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Australia is a major agricultural producer and exporter. There is a mix of irrigation and dry-land farming. The CSIRO has forecast that climate change will cause decreased precipitation over much of Australia and that this will exacerbate existing challenges to water availability and quality for agriculture.[1].

There are three main zones: the high rainfall zone of Tasmania and a narrow coastal zone (used principally for dairying and beef production); wheat, sheep zone (cropping (principally winter crops), and the grazing of sheep (for wool, lamb and mutton) plus beef cattle) and the pastoral zone (characterised by low rainfall, less fertile soils, and large scale pastoral activities involving the grazing of beef cattle and sheep for wool and mutton).[2] An indicator of viability of agriculture is whether land is within Goyder's Line.[3]

Murray Grey beef cows and calves

Contents

Issues facing Australian agriculture

The major issues facing agriculture in Australia are drought, water security, global warming caused by climate change, biosecurity (biological threats from imported foods and livestock), tariffs on Australian exports in the importing country (particularly in Europe and Japan), subsidies to farmers in other countries, currency fluctuations and price volatility.[4] The wheat industry has also faced the end of the "single desk" marketing system after the Australian Wheat Board was found during the Cole Inquiry to have illegally paid bribes to officials in Iraq.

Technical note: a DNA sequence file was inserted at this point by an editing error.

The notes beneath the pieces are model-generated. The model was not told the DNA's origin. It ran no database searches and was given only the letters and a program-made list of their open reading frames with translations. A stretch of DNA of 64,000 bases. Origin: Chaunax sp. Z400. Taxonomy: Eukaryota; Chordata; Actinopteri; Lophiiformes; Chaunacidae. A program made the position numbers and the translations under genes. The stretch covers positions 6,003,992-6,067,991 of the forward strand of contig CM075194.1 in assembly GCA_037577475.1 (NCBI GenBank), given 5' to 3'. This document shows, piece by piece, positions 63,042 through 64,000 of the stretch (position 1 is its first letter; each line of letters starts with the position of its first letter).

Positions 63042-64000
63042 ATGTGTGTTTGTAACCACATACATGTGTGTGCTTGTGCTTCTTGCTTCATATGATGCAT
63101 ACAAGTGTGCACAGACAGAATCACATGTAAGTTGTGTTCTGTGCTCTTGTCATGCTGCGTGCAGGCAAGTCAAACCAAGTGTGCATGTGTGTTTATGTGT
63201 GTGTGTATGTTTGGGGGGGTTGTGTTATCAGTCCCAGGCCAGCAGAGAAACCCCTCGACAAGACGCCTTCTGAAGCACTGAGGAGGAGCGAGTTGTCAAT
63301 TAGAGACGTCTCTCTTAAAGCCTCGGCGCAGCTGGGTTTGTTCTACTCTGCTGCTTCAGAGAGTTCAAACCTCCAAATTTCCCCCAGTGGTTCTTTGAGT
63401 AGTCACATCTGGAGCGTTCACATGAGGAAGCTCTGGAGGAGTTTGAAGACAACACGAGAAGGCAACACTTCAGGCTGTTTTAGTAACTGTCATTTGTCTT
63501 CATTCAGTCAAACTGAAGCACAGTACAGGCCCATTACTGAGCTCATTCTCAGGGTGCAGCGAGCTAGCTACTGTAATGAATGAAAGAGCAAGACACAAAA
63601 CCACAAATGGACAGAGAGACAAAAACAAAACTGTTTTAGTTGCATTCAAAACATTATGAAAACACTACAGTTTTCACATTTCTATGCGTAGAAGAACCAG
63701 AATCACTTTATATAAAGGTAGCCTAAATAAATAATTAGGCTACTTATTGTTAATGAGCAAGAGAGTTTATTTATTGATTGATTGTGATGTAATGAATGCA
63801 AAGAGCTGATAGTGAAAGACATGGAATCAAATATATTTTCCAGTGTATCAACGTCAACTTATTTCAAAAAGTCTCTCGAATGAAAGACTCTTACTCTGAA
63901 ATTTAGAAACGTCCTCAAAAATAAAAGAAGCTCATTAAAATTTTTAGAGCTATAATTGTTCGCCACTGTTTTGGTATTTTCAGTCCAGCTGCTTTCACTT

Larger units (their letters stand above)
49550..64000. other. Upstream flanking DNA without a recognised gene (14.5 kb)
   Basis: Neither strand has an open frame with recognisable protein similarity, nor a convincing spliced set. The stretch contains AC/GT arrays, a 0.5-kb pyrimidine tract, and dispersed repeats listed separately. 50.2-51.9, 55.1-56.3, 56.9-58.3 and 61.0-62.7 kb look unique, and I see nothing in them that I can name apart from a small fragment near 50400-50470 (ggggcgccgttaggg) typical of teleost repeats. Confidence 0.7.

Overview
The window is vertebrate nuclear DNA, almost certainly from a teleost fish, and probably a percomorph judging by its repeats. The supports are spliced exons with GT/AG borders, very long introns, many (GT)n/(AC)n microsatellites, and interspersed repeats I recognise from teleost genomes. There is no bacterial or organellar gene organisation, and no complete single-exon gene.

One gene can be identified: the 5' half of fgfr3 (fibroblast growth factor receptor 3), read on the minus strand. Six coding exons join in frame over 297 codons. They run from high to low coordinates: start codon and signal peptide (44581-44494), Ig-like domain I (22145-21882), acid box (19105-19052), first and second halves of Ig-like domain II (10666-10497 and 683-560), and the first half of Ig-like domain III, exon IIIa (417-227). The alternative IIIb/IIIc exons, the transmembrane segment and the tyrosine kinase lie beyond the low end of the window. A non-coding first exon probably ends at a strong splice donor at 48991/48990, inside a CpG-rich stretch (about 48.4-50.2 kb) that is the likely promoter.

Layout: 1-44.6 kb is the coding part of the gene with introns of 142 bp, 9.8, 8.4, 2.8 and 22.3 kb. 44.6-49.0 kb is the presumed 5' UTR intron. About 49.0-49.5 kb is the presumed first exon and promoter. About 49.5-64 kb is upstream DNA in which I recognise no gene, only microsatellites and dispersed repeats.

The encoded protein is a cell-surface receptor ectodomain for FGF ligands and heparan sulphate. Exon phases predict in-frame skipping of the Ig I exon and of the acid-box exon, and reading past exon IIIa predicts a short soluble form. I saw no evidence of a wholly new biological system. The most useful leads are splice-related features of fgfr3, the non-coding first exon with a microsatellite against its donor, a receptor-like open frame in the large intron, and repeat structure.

Importance of irrigation

The total gross value of irrigated agricultural production in 2004-05 was $AUD 9,076 million compared to $AUD 9,618 million in 2000-01. The gross value of irrigated agricultural production represents around a quarter (23%) of the gross value of agricultural commodities produced in Australia in 2004-05, on less than 1% of agricultural land.[5]

Of the 12,191 GL of water consumed by agriculture in 2004-05, dairy farming accounted for 18% (2,276 GL), pasture 16% (1,928 GL), cotton 15% (1,822 GL) and sugar 10% (1,269 GL).[5]

Major agricultural products